Oceanography The Official Magazine of
The Oceanography Society
Volume 27 Issue 01

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Volume 27, No. 1
Pages 160 - 167


A Plea for Temperature in Descriptions of the Oceanic Oxygen Status

By Peter G. Brewer  and Andreas F. Hofmann 
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Article Abstract

For over 50 years, the ocean science community has traditionally reported hypoxic limits for marine animals simply as a concentration value independent of temperature and pressure, implying the same limit for the warmest shallow gulf or the coldest deep fjord. Similarly, deep-sea oxygen consumption rates are typically reported as exponential functions of depth. In implicitly combining temperature, pressure, and multiple other properties into a single variable, it becomes difficult to describe the future of an ocean under changing climate conditions. We report here on a series of recent papers that seek to provide improved descriptions, by mapping the ocean pO2 field and then matching it to the various concentration limits proposed. We describe the availability of O2 to marine animals as being governed by a diffusive boundary rate process similar to well-known descriptions of air-sea gas exchange. We also describe the challenge for a deep-sea animal exporting CO2 through the same boundary layer with known chemical reactivity imposed. The end result is a clear sense that ocean warming in most regions will add stress to the aerobic functioning of marine life, that the oxygen minimum zones appear to be more challenging than ever, and that the deepest abyssal ocean will retain quite favorable aerobic conditions.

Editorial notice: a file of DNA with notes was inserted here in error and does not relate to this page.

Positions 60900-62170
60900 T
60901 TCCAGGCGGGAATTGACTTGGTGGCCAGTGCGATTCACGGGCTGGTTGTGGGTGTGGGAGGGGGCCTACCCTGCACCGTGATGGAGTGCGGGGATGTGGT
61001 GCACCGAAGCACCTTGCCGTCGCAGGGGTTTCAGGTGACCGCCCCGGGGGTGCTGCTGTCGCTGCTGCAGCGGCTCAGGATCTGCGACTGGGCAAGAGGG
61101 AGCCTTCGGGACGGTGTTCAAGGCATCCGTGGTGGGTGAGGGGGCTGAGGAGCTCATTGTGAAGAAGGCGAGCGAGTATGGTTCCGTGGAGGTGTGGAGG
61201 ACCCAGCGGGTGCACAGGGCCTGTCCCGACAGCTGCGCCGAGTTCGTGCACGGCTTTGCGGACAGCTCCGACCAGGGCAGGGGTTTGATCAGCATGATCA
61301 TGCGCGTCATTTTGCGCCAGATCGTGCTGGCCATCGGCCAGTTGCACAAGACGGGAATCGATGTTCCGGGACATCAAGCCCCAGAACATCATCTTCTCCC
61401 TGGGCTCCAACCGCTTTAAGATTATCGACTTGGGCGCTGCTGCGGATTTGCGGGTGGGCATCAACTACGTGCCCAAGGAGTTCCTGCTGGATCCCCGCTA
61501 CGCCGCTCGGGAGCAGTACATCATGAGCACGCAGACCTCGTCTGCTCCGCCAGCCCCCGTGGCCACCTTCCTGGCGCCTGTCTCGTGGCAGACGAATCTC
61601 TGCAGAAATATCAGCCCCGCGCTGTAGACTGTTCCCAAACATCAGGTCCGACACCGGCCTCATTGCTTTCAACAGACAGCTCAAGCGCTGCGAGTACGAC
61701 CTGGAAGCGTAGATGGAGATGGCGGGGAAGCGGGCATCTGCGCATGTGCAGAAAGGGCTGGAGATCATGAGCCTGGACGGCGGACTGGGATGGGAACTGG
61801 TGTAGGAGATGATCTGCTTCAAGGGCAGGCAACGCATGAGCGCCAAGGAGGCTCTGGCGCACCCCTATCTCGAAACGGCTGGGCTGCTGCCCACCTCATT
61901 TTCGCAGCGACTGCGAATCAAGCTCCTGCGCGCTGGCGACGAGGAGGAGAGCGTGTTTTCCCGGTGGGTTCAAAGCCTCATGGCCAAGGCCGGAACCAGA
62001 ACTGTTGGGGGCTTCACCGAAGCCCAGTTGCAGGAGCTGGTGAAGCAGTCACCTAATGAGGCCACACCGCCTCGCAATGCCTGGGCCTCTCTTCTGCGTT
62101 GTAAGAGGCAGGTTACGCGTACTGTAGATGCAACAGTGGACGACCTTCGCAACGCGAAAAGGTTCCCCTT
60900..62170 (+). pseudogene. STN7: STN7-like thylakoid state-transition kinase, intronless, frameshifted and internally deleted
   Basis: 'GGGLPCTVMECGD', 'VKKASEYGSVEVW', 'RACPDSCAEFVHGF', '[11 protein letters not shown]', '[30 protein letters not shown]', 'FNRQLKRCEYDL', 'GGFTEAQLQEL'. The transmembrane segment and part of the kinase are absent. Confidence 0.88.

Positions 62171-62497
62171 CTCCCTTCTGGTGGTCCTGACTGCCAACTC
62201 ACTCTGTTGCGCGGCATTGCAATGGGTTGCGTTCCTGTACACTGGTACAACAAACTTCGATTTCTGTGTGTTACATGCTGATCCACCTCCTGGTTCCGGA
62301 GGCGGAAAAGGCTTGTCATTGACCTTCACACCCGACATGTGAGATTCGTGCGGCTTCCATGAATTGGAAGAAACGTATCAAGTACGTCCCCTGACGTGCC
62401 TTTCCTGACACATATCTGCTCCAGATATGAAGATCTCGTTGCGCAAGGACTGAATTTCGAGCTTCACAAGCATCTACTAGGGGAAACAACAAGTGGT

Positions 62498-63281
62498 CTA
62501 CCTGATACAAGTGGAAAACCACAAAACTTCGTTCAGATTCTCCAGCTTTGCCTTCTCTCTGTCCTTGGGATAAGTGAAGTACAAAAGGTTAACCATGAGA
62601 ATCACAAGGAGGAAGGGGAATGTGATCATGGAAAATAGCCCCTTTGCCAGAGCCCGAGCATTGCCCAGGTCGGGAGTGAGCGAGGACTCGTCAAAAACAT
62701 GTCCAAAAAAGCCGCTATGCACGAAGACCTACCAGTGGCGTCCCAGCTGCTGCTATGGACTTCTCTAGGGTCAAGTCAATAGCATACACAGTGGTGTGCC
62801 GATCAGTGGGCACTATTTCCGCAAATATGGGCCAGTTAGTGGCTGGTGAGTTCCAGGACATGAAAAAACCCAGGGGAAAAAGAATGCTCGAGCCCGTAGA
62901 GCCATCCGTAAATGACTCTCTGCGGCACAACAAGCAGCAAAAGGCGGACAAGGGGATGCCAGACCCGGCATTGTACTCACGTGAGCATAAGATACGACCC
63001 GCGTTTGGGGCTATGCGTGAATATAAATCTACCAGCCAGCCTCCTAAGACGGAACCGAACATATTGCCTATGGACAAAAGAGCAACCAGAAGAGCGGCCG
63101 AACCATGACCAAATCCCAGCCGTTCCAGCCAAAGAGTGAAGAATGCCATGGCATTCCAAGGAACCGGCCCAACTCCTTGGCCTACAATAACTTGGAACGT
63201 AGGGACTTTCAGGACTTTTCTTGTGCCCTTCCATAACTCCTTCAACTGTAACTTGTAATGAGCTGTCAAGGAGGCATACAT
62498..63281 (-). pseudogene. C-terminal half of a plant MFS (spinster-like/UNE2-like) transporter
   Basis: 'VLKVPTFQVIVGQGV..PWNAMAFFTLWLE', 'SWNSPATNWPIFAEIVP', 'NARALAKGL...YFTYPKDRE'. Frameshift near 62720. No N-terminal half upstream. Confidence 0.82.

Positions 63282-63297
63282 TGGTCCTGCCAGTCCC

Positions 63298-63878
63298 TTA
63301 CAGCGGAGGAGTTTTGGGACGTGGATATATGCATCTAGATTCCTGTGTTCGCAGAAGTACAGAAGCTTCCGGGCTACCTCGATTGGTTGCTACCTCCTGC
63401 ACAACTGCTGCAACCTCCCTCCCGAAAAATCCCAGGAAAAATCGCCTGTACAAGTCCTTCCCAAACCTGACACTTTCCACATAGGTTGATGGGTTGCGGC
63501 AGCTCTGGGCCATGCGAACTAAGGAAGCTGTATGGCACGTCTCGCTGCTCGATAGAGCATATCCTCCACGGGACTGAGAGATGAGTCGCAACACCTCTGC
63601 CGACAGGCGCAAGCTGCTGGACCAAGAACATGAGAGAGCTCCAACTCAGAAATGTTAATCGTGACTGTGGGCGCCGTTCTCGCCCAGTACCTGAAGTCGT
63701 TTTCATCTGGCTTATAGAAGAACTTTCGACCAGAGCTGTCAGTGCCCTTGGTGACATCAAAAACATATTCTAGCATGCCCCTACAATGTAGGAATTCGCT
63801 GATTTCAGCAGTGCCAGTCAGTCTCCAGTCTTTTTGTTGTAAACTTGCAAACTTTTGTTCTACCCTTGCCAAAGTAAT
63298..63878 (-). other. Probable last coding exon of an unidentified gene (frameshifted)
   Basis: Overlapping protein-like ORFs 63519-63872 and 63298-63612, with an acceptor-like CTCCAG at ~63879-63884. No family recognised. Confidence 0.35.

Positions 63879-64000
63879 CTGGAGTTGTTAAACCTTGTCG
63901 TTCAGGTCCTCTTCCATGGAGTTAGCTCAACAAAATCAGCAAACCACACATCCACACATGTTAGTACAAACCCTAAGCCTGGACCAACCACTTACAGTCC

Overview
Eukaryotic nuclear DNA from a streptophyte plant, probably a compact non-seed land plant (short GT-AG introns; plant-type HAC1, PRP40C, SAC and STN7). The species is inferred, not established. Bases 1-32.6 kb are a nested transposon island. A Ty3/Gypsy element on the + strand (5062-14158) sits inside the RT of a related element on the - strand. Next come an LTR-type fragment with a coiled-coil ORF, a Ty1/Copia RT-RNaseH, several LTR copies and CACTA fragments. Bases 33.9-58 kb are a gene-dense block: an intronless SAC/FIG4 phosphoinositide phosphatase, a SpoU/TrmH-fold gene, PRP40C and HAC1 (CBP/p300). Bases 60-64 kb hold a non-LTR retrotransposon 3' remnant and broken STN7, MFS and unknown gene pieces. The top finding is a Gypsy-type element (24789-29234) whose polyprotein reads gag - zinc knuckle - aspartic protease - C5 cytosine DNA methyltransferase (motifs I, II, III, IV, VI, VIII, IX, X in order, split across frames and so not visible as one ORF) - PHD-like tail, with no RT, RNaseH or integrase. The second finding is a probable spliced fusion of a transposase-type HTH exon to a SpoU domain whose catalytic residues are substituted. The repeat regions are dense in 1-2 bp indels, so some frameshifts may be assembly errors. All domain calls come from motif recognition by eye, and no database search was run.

Brewer, P.G., and A.F. Hofmann. 2014. A plea for temperature in descriptions of the oceanic oxygen status. Oceanography 27(1):160–167, https://doi.org/10.5670/oceanog.2014.19.


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